The Robinhood trading platform yesterday gave potential investors a sneak peek under the hood. The Menlo Park-based company has filed an S-1 with the Securities Exchange Commission (SEC) for an initial public offering.

The brief contained many interesting details that paint a picture of the modern investing landscape. But they also show the pitfalls of this business model, and perhaps highlight why Robinhood’s Canadian rival, Wealthsimple, is a much better bet. Here’s a closer look.

Robinhood’s success

At first glance, Robinhood seems like the perfect investment opportunity. The company was one of the first equity trading platforms to cut its fees to zero, which has helped it gain a foothold with millennials and millennials. Now, through crypto trading , gamification and influencer marketing, the company has solidified its position as the leading provider of financial services to increasingly affluent young traders.

The past year has been one of the best. Accounts funded on the platform grew from $ 7.2 million to over $ 18 million. Assets on deposit have grown from $ 19.2 billion to over $ 80 billion today. Everyone agrees that Robinhood is a huge success.

However, there is a dark side to this success.

Robinhood’s traps

The company is arguably one of the most controversial FinTech companies today. The team recently settled a wrongful death lawsuit filed by the family of a 20-year-old trader who committed suicide after seeing a negative account balance of $ 730,000. The Financial Industry Regulatory Authority (FINRA) has accused Robinhood of “systemic supervisory failures” and of giving clients “false or misleading information”.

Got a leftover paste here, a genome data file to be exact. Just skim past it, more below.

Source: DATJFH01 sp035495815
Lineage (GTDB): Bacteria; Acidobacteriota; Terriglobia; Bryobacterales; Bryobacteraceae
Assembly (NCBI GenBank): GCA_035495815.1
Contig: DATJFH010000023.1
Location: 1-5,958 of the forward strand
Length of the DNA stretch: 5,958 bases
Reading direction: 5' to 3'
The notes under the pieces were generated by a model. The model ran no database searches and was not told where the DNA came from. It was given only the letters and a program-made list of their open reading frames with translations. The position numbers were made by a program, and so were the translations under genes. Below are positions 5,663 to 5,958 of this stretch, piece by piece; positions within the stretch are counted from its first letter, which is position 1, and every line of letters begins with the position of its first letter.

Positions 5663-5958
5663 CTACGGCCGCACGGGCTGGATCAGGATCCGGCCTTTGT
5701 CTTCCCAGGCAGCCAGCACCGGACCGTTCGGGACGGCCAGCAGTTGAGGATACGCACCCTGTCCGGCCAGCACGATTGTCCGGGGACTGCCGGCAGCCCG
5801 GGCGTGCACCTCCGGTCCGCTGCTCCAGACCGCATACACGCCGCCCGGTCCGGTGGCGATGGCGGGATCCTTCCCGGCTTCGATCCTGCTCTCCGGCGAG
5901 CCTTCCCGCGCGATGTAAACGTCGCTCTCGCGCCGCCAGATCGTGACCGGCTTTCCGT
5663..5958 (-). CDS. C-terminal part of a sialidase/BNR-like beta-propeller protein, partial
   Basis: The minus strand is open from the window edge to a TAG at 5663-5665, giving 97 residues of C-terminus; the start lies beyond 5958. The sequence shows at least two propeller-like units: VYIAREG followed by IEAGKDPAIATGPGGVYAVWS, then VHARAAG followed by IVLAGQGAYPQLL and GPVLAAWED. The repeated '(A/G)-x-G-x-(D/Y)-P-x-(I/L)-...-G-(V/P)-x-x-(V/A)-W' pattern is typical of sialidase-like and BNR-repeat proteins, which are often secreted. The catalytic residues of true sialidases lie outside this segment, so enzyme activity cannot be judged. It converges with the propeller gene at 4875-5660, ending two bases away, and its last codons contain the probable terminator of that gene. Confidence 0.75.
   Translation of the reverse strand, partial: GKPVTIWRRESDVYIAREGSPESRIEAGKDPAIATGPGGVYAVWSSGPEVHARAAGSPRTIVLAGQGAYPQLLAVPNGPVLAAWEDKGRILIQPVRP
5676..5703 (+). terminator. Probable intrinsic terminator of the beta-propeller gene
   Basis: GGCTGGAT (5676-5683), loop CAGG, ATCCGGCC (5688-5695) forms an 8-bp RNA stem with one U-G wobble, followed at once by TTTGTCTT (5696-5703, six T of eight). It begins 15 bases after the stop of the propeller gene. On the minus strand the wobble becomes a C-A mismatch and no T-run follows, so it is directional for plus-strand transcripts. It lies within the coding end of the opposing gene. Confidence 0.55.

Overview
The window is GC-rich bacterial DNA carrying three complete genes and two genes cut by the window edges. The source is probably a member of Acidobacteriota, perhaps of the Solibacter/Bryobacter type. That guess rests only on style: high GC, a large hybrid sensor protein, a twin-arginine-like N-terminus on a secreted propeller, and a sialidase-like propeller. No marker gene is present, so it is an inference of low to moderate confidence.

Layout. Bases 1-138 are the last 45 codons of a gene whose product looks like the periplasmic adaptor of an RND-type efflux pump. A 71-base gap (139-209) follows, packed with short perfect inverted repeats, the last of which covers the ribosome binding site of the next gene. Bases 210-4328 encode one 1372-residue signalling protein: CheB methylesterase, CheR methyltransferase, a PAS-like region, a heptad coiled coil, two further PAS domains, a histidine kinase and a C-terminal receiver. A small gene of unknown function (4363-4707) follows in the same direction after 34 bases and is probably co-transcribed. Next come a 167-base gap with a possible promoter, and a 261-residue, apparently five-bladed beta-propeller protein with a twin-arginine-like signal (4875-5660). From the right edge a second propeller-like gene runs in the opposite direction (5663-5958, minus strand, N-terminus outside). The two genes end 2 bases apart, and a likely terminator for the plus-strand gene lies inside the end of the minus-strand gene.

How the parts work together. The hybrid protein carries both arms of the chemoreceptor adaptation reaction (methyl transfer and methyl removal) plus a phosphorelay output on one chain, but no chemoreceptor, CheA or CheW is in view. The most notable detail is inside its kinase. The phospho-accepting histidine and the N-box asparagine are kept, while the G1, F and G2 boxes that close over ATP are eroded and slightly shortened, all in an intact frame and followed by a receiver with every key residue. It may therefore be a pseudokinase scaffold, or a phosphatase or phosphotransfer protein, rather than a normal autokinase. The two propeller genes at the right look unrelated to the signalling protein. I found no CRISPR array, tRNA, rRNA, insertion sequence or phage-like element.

Meanwhile, critics argue that Robinhood’s gamification and access to excessive leverage has made young investors less risk averse and more addicted to gambling with stocks. Indeed, the S-1 confirms that Dogecoin, the volatile memes-inspired cryptocurrency, accounts for over 34% of its revenue.

The biggest concern, however, is probably Robinhood’s business model. Since traders pay no fees, their trading information is sold to institutional investors and hedge funds that can handle these retail transactions. In other words, users are the product and their personal financial decisions are sold to the highest bidder.

A better alternative

Robinhood’s Canadian rival Wealthsimple addresses these issues by adopting a different business model. In Canada, payment for order flow is not allowed, which is why Wealthsimple offers a premium subscription for $ 3 per month in addition to its free trading accounts.

The company also charges a 1.5% conversion fee on conversions from Canadian dollars to US dollars.

In my opinion, Wealthsimple’s business model is more user-friendly and less prone to lawsuits. I am looking forward to its IPO, but if you want to join early, you can bet on its majority shareholder, Power Corporation of Canada.

Power Corp shares trade at a price / earnings ratio of 11 and offer a stable dividend yield of 4.5%. She owns approximately 89% of the outstanding shares of Wealthsimple, which means that a possible IPO will unlock considerable value for Power Corp shareholders. Keep an eye out for this overlooked opportunity. Bet on Canada!

The Forget Robinhood! The Canadian version is Much Better first appeared on The Motley Fool Canada.

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The Motley Fool has no position in any of the stocks mentioned. Foolish contributor Vishesh Raisinghani has no position on the stocks mentioned.


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